BIG COUNTRY, BIG DATA, BIG TRANSPORT EFFICIENCIES: A CASE STUDY OF REMOTE TRANSPORT IN CENTRAL AUSTRALIA
Gillian Akers, AkersConsult
6-months of vehicle tracking data was combined with corporate data and staff surveys to quantify the purpose of travel in remote Central Australia. A new fleet mix and management measures resulted in significant capital and operating savings.
The Central Land Council (CLC) is a Council of 90 Aboriginal people elected from communities in the southern half of the Northern Territory - an area of 776,549 square kilometres, of which traditional Aboriginal landowners own 407,985 square kilometres of Aboriginal freehold land under the Aboriginal Land Rights Act.
CLC provides a wide range of services for the benefit of traditional owners and other Aboriginal residents of the CLC region, delivered by a staff of over 200, based largely in Alice Springs but with significant presence in regional offices. A major component of CLC’s work involves travel over long distances in remote country and often involves transport of Aboriginal residents between multiple locations. CLC owned and operated a vehicle fleet of over 110 passenger vehicles which travelled more than 1.8 million vehicle kilometres in a 12 month period. It undertook a review of transportation needs to achieve cost-saving efficiencies, to improve safety and to ensure compliance with recent regulatory changes.
The installation of satellite GPS tracking devices in each vehicle provided Big Data inputs into the review, detailed tracking of each vehicle over a 12-month period. This provided a sound evidence base on which to develop the review.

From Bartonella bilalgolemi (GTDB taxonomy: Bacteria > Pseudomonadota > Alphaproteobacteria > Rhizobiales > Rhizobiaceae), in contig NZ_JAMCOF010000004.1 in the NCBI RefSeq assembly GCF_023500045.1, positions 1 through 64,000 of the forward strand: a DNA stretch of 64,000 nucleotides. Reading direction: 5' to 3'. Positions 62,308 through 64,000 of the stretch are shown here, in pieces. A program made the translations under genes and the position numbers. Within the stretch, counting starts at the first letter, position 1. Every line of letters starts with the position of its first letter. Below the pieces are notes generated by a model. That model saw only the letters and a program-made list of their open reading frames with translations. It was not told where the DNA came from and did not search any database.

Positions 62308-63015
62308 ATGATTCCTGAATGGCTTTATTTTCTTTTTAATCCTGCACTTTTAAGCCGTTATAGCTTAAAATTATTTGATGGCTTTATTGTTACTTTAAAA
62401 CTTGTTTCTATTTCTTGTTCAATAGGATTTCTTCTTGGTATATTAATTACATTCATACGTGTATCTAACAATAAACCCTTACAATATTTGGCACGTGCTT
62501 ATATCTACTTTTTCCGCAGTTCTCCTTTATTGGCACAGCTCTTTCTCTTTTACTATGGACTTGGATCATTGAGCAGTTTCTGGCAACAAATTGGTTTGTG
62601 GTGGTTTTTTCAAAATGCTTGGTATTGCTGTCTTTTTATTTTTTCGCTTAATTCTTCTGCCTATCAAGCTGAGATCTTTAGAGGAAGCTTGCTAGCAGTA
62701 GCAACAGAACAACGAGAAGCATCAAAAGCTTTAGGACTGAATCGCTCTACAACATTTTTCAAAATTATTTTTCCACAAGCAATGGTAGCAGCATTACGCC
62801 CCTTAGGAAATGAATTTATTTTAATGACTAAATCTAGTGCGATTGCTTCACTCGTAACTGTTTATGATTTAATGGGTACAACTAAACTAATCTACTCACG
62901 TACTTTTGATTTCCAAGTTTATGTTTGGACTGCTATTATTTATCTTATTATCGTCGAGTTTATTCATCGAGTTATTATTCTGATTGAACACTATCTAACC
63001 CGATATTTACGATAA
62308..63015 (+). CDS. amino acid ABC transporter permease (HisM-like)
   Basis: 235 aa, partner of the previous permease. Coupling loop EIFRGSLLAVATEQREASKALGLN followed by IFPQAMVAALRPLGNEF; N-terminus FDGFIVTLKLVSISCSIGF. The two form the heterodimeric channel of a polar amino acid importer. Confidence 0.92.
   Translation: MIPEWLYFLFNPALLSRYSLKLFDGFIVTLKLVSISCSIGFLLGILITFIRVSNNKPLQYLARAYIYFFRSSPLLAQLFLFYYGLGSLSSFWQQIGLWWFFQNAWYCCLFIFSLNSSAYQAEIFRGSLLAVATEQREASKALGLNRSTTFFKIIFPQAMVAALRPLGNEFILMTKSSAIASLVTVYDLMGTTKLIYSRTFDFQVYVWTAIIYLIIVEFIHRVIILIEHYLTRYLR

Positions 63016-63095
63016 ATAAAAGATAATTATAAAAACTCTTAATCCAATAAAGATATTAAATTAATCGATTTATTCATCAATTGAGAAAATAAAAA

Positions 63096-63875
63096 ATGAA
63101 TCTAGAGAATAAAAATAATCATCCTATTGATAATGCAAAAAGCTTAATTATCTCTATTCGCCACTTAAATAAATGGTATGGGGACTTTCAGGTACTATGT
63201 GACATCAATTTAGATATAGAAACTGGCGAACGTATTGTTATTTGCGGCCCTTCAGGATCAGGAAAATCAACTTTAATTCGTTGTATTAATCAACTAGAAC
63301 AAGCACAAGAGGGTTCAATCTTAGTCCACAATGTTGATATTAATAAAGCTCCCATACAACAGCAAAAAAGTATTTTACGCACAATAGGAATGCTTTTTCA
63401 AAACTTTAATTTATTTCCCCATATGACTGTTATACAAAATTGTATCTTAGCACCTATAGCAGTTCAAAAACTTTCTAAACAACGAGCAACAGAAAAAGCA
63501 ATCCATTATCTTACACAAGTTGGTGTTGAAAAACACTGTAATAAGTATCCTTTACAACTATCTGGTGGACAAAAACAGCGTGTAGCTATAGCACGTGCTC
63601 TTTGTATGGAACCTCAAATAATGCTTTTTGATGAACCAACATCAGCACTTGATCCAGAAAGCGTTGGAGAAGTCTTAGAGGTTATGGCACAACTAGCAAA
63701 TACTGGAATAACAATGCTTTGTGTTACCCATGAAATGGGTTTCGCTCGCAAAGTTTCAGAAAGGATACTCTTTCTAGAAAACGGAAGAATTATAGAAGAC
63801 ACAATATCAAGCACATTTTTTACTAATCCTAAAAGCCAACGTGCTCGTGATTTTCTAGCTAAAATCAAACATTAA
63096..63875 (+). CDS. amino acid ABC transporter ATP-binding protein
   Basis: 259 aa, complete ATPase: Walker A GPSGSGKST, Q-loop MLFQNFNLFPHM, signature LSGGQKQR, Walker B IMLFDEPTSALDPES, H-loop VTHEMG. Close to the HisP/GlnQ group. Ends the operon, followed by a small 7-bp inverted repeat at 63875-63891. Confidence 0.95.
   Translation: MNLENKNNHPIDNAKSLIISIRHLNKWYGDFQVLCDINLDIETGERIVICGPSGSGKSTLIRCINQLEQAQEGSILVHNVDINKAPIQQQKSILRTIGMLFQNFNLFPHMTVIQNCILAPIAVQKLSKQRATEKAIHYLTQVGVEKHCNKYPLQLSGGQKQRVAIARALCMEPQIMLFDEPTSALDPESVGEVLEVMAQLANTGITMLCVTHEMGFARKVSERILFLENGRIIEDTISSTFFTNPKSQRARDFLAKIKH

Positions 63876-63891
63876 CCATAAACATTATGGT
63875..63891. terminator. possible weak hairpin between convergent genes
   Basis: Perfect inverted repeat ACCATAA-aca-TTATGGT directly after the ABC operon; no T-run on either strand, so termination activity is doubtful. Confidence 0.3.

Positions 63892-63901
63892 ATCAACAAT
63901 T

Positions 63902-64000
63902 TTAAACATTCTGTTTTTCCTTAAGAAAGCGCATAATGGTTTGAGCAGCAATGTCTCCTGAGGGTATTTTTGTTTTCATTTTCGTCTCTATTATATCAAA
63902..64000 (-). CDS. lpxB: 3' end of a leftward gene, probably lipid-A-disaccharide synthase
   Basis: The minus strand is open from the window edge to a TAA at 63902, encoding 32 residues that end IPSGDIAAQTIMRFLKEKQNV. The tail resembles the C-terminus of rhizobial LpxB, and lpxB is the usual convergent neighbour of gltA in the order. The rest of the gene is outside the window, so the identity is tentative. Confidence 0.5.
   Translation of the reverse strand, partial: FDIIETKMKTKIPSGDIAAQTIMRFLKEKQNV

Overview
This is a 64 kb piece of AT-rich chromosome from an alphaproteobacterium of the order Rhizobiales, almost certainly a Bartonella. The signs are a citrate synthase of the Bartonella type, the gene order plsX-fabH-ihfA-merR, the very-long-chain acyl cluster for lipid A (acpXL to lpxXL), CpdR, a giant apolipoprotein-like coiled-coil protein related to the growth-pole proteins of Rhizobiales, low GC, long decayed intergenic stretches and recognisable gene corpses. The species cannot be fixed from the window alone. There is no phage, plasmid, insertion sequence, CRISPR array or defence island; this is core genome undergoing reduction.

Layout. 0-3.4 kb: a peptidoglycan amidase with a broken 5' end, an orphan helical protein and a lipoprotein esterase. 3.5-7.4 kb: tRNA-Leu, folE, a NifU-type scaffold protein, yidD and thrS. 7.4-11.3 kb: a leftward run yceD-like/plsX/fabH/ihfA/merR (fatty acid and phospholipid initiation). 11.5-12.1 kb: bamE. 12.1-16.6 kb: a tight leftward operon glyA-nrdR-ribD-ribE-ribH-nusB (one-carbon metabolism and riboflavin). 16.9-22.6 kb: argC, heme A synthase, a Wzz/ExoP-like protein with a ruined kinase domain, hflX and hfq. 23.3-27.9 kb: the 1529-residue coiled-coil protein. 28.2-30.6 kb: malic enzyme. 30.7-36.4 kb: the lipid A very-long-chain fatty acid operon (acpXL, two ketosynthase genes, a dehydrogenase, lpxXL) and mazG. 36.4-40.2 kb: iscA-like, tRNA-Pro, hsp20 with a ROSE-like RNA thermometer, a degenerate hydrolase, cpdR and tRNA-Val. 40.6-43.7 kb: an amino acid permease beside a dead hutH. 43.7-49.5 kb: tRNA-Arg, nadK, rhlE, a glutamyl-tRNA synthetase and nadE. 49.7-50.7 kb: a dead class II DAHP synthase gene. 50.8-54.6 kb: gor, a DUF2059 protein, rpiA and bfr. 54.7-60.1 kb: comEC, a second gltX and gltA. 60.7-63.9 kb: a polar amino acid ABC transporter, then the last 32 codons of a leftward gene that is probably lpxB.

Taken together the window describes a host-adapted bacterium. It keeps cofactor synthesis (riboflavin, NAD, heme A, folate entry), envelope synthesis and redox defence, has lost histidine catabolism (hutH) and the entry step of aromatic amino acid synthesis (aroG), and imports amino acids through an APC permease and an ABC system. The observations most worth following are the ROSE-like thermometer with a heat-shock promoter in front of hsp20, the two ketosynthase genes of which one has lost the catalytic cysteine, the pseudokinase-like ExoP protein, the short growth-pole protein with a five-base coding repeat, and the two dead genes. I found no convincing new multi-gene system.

Because of the unique and complex nature of CLC’s transport task, the review was conducted from first principles. It followed “simple” transport planning principles:
• understanding the market, in this case CLC’s business across all Units by staff and constituent consultation
• underpinning the study with evidence of observed travel patterns from a range of data including vehicle tracking and management systems
• linking current travel to markets (group size, road conditions and trip purpose)
• identifying options to provide an efficient and safe transport solution and
• recommending a fleet structure, vehicle mix and size and a range of strategic and operational measures to deliver improved efficiency and safety.
This paper concentrates on the use of the large data set of vehicle movements, its spatial analysis, linking with institutional data and supplementation with bespoke staff surveys. It also describes how the combination of these data sources enabled a range of efficiency measures to be identified, resulting in significant cost savings in the capital cost of the fleet and in ongoing operational costs, predominantly fuel savings, without reducing the net travel nor compromising the ability to serve the needs of the business.
This paper belongs best in the National Travel Surveys seminar topic area, which is not in the pull down menu below. It covers a number of Conference themes; I have selected the most relevant.
Association for European Transport